People of Color in Anime - Yasuke, Gyaru, the Future

With the recent release of Yasuke, the world is once again abuzz with the concept of people of color in anime. With a lack of representation for black people in the world of anime, Yasuke could be the start of a more inclusive step for the artform. Let’s take a look at how we got here.

Black Characters in Anime

People of color are rarely placed in a starring role in anime. If they are, it is oftentimes to make some kind of statement. Like with the case of Afro Samurai or the recently released Yasuke, their respective protagonists were not black coincidentally, but out of an active need to impact the plot. This isn’t too surprising, of course. Anime is often used to examine or embellish Japanese life or history, with settings usually located in Japan. Of course, a majority of the characters would be lighter-skinned Japanese citizens.

However, now and then, the debate will rise about whether a character is “black enough” regarding their portrayal in a certain anime, or whether a character’s tanned pigment is a form of blackface. Twitter positively had a meltdown upon the announcement of Don’t Toy With Me Miss Nagatoro’s titular character, and it’s clear to see how those not aware of Japanese culture, may have seen this show as a form of racism. Additionally, characters like Mirko were panned by viewers due to her not “sounding black” (whatever that means).

Differentiating Blackface and Gyaru Culture

We at Honey’s have already covered the idea of the Gyaru in several other articles so be sure to check those out when you have the time. To quickly recap, a gyaru is a Japanese woman with tanned skin, usually having a tough-girl or degenerate attitude, that was adopted by those wanting to rebel against the idea of the traditionally timid and fair-skinned form of beauty that has run prominent throughout Japanese history. Returning to Miss Nagatoro, those who watch the show will understand that her character is atypical of a sweet and caring love interest. This goes hand in hand with her outside nature as a rebellious tanned Japanese teenager. Likewise, with Mirko, her aggression also gives off a “mean girl” vibe and it is understandable that she would relate to the outside culture of a gyaru.

So, we have concluded that gyaru characters are not racist but where does that leave us? Forced to wade through countless side-characters with little no impact on the overarching story? Notable supporting characters like Dutch (Black Lagoon), Killer Bee (Naruto), Canary (Hunter x Hunter 2011), and Tosen (Bleach) are just about all people of color can look towards in hopes of cosplay inspiration. This is a far cry from what we would like to see but hopefully, Yasuke makes a difference.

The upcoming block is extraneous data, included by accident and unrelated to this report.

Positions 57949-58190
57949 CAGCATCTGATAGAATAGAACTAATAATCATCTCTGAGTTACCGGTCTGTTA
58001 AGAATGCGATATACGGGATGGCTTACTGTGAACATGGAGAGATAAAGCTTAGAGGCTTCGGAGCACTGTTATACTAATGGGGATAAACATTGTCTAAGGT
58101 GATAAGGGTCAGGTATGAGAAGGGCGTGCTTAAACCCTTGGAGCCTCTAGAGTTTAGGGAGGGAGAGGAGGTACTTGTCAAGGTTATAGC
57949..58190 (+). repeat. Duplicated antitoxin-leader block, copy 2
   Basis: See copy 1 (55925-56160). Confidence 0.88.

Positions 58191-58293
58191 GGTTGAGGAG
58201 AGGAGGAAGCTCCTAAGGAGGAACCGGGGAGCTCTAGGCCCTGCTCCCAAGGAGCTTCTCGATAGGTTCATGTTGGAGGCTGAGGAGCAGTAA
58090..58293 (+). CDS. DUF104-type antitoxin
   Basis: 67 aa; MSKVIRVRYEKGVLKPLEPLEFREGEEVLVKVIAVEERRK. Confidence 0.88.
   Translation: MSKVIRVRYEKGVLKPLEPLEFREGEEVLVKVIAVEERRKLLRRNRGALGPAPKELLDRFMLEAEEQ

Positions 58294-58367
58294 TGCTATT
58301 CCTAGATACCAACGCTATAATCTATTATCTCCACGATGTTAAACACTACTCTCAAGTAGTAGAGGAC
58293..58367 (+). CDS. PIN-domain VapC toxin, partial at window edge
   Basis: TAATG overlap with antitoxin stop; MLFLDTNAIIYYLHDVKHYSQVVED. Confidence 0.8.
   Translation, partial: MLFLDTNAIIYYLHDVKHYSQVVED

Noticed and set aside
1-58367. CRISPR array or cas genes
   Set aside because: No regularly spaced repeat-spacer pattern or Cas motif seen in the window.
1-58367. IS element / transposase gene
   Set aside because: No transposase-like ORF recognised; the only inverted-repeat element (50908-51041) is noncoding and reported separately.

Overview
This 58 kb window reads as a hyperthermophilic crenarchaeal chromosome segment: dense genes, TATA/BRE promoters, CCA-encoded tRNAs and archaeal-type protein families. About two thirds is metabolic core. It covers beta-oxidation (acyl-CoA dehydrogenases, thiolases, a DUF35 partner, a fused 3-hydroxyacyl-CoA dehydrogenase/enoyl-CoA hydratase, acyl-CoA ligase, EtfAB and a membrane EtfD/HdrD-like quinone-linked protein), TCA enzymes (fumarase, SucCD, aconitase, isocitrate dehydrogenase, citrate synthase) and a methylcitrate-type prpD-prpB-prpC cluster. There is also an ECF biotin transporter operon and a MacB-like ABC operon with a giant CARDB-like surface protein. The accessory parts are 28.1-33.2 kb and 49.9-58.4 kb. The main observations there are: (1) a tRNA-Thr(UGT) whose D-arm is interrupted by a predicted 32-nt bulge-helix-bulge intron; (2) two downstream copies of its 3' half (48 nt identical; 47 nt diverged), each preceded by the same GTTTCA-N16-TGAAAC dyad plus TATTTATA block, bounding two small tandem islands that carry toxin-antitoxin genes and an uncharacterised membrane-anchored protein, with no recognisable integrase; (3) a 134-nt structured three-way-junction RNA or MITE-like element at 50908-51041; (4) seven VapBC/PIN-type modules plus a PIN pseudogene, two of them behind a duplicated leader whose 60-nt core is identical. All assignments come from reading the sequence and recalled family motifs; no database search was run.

Yasuke’s Impact on the Future

Yasuke, for those yet to see it, laid down some powerful messages about the absurdity of racism. While we have already concluded that anime is not inherently racist despite people’s objections to certain characters' skin pigmentation, it does lack the diversity seen in other forms of animation. With Yasuke making waves among the anime community, and even drawing in non-anime watchers due to its historical accuracy, the desire for more diverse characters is larger than ever.

Inserting a person of color into an anime to make a statement about race is wonderful. However, it would be just as impressive to see a black character take the lead in an anime, without even a mention of his skin tone. Spider-Man Into the Spider-Verse is an excellent example of a black character leading an animation, without said protagonist’s race being the selling point. Anime is slightly behind in this regard but, hopefully, Yasuke pushes mangaka in the right direction.

Final Thoughts

People of color in anime had evolved tremendously over the years from minstrel-like caricatures, into more fleshed-out and realistic people. The advent of Yasuke only cements the anime fanbase’s desire for more diversification and we look forward to seeing the slew of black characters that will assuredly arrive in the future. Who is your favorite person of color in anime? What did you think of Yasuke? Let us know down below!

Yasuke-Wallpaper-7-700x394 People of Color in Anime - Yasuke, Gyaru, the Future


Author: Ruel Butler

Anime lover and aspiring fiction writer who's dream is to create a story to move the next generation in the same way that I have been moved by my favorite anime. Currently living it up in Tokyo and I wouldn't rather be anywhere else!

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